Quote Originally Posted by TurtlesNBirds View Post
    Sandusky used the football program as a reward system for the victims. Part of the reason some of them didn't want to come forward was they were afraid of losing access to football games. Some even traveled with the team and stayed in hotels with the team on the road. A sexual assault took place in the locker room of the football team that two football coaches knew about. The head coach admits he could have done more when Sandusky was still bringing kids around the football facilities right up until his arrest. A decades worth of attacks could have been prevented if the head coach and those in the administration took proper action, instead of being more concerned with the image of the university.
    Your last sentence is the only relevant one in relation to NCAA sanctions. I could offer you football tickets and rape you in the shower of the team. But I have nothing to do with the team. You can't sanction the team because I gave you tickets and got you into the team's showers (which a lot of people have access to) in order to keep you from coming forward about the assault. Sandusky using the program after his coaching tenure was complete has no bearing on this matter.

    Quote Originally Posted by festivus View Post
    That's not how the NCAA works, nor should it.
    Completely understand that. I was simply making the point to RWT (or whoever's) post that said the NCAA should only punish the people involved in this. If the NCAA sanctions the team, they cannot hit those involved in this incident because all of them are gone from the university.

    Quote Originally Posted by festivus View Post
    The NCAA can and should punish programs as a deterrent, and that means punishing even if the principal ne'erdowells have moved on.

    There are two questions, both of which you touch on:

    1. Does the NCAA have any authority here, or, in other words, was this sufficiently connected to the athletics program at PSU?

    2. If so, what's the appropriate penalty?

    Like Ravor, I'm 100% certain that if the answer to question 1 is "yes," there will be a penalty, PSU. But, like yourself, I do not think there would be a "death penalty." If there is any discipline, I expect it would be the loss of a year, which would be a tremendous financial and programming loss for the university.
    I'm not 100% certain that they'll sanction, but I think it's likely they will. Honestly, though, all of it is speculation. There's arguments which can be made for all levels from no penalty to death penalty, so I feel like now we just have to play a wait-and-see game.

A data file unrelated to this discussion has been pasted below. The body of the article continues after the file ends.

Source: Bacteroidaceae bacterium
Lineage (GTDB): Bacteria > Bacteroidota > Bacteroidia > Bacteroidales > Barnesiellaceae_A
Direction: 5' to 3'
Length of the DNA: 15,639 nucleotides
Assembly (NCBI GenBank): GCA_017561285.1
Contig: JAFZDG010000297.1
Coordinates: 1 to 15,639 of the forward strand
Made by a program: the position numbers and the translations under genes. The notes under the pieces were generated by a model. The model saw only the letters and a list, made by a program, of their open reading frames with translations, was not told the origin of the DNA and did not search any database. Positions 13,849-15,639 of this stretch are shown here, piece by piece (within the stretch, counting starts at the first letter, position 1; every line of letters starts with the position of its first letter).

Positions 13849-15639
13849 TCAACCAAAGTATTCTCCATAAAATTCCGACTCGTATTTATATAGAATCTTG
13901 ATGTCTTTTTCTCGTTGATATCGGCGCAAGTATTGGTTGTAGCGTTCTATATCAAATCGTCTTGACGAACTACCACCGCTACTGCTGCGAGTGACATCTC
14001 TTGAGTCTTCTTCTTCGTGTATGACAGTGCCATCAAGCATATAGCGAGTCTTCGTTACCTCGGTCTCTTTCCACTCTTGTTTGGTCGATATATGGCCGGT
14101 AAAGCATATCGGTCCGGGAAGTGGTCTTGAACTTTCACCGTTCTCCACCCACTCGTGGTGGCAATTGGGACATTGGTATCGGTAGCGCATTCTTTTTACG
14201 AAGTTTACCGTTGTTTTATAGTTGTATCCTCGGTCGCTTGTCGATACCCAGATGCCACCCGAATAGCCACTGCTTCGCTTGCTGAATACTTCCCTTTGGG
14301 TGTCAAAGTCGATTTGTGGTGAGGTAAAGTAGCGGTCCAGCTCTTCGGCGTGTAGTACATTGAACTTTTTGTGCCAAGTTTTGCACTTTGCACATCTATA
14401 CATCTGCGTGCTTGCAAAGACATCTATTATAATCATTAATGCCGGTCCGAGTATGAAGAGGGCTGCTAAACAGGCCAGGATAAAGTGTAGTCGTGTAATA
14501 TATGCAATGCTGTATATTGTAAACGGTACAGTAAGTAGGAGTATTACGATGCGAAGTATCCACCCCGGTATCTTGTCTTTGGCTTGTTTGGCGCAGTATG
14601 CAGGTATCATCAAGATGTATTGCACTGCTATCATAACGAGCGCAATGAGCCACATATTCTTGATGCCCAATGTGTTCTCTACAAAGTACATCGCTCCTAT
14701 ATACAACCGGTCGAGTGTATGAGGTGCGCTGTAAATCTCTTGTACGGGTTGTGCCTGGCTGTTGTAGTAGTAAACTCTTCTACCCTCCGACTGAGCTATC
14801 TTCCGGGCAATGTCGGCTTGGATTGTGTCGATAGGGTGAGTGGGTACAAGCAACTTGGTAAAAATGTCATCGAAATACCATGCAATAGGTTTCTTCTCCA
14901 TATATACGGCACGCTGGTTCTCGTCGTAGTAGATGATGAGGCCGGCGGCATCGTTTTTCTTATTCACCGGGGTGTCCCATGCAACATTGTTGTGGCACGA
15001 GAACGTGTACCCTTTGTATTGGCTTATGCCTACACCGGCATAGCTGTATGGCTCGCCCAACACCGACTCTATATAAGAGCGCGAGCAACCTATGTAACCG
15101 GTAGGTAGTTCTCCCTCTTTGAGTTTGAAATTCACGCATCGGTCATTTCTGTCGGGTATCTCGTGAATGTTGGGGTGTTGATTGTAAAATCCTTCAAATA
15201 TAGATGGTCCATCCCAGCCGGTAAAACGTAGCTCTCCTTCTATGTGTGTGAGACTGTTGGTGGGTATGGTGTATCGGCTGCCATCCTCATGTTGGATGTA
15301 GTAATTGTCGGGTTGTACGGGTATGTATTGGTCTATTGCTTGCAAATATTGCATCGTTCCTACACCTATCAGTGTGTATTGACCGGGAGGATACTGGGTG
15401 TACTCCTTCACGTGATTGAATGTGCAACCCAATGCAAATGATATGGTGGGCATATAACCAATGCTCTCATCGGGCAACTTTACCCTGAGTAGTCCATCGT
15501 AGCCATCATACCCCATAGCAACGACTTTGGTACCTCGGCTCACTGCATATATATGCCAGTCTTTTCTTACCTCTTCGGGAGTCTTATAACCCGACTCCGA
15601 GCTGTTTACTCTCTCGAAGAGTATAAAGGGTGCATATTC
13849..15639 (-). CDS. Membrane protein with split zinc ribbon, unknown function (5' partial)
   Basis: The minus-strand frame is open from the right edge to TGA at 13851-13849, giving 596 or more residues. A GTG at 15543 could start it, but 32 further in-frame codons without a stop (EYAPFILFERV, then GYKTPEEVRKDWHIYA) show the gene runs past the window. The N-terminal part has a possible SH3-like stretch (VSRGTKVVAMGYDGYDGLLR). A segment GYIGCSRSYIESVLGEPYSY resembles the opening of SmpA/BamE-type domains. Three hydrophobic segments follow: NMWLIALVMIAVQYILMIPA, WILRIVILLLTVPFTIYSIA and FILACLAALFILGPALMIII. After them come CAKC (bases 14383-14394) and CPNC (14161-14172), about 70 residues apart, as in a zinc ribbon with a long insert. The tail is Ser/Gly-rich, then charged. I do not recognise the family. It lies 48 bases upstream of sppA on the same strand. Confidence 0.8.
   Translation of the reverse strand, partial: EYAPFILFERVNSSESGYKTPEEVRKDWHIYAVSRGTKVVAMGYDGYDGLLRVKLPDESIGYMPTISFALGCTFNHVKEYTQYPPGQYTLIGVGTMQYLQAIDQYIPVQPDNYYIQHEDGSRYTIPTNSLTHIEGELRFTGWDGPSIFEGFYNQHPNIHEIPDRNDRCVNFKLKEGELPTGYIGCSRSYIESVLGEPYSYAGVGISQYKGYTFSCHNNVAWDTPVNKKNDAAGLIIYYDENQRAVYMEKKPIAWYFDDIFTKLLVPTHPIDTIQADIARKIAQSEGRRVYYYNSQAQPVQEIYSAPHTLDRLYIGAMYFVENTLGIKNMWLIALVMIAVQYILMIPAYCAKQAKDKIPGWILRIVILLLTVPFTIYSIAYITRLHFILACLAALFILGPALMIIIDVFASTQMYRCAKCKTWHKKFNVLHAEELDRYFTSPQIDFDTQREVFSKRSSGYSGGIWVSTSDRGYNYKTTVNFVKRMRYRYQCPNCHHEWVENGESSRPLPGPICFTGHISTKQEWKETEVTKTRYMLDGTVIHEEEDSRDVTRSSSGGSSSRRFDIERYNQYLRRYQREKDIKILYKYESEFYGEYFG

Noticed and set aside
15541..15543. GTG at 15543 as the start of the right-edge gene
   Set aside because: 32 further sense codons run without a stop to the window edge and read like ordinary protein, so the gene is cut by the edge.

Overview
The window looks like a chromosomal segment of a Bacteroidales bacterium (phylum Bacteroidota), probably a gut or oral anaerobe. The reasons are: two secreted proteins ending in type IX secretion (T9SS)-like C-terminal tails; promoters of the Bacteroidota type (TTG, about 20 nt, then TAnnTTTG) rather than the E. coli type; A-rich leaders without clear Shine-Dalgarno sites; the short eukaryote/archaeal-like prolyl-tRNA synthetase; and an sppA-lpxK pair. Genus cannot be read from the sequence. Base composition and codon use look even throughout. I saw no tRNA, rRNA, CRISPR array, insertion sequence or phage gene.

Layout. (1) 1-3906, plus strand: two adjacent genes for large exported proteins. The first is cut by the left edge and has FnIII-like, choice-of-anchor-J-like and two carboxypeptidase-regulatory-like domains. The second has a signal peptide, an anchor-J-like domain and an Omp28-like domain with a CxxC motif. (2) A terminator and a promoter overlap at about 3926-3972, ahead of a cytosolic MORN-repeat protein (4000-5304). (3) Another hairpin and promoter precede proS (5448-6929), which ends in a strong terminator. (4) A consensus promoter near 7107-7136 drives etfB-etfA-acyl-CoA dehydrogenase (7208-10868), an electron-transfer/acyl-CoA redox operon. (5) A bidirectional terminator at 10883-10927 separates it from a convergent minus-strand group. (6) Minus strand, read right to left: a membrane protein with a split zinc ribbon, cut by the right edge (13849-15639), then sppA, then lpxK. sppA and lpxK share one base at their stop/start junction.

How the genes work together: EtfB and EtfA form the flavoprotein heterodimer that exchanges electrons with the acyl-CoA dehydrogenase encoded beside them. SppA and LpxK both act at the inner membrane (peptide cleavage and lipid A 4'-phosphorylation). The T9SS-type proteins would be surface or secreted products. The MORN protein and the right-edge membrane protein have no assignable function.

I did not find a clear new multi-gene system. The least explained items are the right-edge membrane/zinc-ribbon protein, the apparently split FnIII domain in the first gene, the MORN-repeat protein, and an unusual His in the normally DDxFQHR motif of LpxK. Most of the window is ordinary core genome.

- C -
    ---------------------------------------------------

    www.oblongspheroid.com

    A blog about any and everything football.

    Twitter: oblong_spheroid




  5. #53

    Re: The Freeh Report and the Future of Penn State

    Quote Originally Posted by psuasskicker View Post

    Your last sentence is the only relevant one in relation to NCAA sanctions. I could offer you football tickets and rape you in the shower of the team. But I have nothing to do with the team. You can't sanction the team because I gave you tickets and got you into the team's showers (which a lot of people have access to) in order to keep you from coming forward about the assault. Sandusky using the program after his coaching tenure was complete has no bearing on this matter.
    The report lists a cause of this scandal as "a culture of reverence for the football program that is ingrained at all levels of the campus." Now it has come out that Paterno knew about Sandusky's molestation accusations back in 1998 and lied to a grand juty about it. So why was Sandusky given permission by Paterno and the AD to maintain an office at the football facility and still be allowed to bring children around the facility through 2011? Clearly Sandusky did have an association with the football program. The NCAA has used the term "lack of institutional control" in the past when dealing out penalties, while a pretty generic term it would certainly apply here.